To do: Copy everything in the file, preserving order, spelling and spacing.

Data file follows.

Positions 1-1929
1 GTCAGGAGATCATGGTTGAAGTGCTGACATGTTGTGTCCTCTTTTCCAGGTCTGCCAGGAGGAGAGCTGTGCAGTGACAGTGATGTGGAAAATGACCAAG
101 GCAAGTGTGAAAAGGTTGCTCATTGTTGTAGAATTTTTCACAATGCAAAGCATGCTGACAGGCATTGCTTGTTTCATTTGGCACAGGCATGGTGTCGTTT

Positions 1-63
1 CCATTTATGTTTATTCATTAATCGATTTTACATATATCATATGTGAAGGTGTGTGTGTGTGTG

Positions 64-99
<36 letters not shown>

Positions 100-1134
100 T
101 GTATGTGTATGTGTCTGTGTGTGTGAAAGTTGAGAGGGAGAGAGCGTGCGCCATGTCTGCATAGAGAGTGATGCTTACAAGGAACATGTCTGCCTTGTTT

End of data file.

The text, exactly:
Positions 1-1929
1 GTCAGGAGATCATGGTTGAAGTGCTGACATGTTGTGTCCTCTTTTCCAGGTCTGCCAGGAGGAGAGCTGTGCAGTGACAGTGATGTGGAAAATGACCAAG
101 GCAAGTGTGAAAAGGTTGCTCATTGTTGTAGAATTTTTCACAATGCAAAGCATGCTGACAGGCATTGCTTGTTTCATTTGGCACAGGCATGGTGTCGTTT

Positions 1-63
1 CCATTTATGTTTATTCATTAATCGATTTTACATATATCATATGTGAAGGTGTGTGTGTGTGTG

Positions 64-99
<36 letters not shown>

Positions 100-1134
100 T
101 GTATGTGTATGTGTCTGTGTGTGTGAAAGTTGAGAGGGAGAGAGCGTGCGCCATGTCTGCATAGAGAGTGATGCTTACAAGGAACATGTCTGCCTTGTTT